On July 3, we ventured to Natural Bridges State Beach for our 5th dive with Seamore. Little did we know that this particular morning, the swell was VERY large. Deciding to brave the crashing waves, we walked a short distance onto the rocks to find a launch site. We ended up choosing a small inlet, where we tossed Seamore into the surf. With such large waves, Seamore got tossed around quite a bit, moving in and out with the waves despite our directions. The multitude of un-anchored seaweed in the ocean ended up getting tangled in Seamore’s propellers, rendering him unable to be driven. So, we dragged Seamore out, and tried again a few more times.

For a small ROV, Seamore is certainly tough. After getting thrashed against the rocks and pulled this way and that by the surf, Seamore didn’t obtain a single scratch. Our video footage reflected how much Seamore was tossed around, as well as the large amount of seaweed present nearshore. In this video clip, we were able to get a little bit of footage of a beautiful silver fish! Look closely to catch a fleeting glimpse.

After a couple attempts of trying to get Seamore past the crashing waves without success, we decided to move over to the small lagoon on the sand. This area was infinitely more calm, and Seamore had no trouble driving out as far as the tether would allow… that is until the propellors became jammed with seaweed. This continued to happen after we cleaned the propellors and launched Seamore again, so we decided to call it a day.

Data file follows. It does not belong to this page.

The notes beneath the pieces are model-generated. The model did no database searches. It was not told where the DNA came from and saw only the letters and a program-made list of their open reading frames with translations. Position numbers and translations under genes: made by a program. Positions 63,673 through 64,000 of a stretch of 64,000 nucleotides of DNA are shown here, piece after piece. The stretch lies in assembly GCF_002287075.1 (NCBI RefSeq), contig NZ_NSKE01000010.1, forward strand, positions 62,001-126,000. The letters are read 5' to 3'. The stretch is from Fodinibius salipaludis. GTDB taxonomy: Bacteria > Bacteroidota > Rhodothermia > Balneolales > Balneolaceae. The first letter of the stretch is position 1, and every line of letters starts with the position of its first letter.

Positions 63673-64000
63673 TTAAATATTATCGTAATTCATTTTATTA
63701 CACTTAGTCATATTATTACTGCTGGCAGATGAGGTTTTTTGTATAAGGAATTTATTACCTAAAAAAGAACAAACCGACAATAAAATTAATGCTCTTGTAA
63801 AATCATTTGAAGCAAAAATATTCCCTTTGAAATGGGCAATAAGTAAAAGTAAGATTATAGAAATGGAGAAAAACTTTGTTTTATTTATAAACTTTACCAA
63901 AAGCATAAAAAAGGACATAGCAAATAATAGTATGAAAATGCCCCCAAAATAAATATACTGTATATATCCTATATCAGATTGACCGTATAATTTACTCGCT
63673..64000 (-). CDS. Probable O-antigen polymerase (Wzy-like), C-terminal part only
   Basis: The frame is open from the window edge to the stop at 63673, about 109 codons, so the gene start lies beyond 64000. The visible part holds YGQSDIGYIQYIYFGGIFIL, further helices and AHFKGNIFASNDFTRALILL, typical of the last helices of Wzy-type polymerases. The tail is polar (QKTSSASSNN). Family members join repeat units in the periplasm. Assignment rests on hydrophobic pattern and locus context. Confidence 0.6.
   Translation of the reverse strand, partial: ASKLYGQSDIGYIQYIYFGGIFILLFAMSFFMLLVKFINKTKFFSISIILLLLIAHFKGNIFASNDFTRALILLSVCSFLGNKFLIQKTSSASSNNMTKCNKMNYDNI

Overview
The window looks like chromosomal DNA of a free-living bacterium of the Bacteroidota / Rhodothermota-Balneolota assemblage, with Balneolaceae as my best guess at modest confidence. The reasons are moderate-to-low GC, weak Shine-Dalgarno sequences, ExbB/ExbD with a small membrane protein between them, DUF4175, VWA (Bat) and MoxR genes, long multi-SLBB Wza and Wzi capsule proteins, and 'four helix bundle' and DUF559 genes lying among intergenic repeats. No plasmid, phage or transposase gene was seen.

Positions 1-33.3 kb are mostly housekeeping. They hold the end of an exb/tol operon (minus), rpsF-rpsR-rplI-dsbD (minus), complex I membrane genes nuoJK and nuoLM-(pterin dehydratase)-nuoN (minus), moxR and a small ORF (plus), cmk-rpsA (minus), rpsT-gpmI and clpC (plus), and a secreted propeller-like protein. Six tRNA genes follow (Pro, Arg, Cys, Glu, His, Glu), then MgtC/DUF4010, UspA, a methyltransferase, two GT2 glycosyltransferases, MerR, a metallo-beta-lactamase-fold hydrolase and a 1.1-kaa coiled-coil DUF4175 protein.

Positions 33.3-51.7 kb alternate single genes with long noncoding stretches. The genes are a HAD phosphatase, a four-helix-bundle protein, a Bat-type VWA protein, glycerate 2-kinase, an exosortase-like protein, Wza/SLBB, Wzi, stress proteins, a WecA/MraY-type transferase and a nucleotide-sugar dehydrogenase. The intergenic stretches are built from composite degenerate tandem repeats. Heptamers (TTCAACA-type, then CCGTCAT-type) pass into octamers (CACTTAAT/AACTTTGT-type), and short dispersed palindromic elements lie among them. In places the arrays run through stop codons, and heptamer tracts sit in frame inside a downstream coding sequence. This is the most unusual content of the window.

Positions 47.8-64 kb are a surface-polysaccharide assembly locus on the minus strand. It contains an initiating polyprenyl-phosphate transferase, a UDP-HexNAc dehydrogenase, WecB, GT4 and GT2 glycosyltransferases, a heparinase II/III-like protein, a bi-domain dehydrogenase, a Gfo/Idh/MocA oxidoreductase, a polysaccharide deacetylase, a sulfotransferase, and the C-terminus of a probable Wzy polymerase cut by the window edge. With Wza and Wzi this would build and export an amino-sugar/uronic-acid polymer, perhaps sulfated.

Looking ahead, we would like to find a way to protect Seamore’s propellors from unanchored seaweed so we don’t have to shorten dives in order to clean them out. Furthermore, our failure to get Seamore past the crashing surf inspired us to try and swim out with Seamore so we can explore deeper water and guide the camera for a smoother video in future dives. Driving the ROV is a learning process, and we are always striving to improve! Stay tuned!

Dive #4 San Lorenzo River (under the trestle bridge by the Boardwalk)
On May 30, 2019 we set out on our 4th dive with Seamore. We picked this location because for three big reasons: 1) the accessibility; 2) the calm water; and 3) the expectation of trash. While the location was easily accessible, the water proved to not be as calm as expected, making it difficult to catch any trash on camera. We think the combination of currents and brackish water are what caused Seamore be a bit more unruly than usual.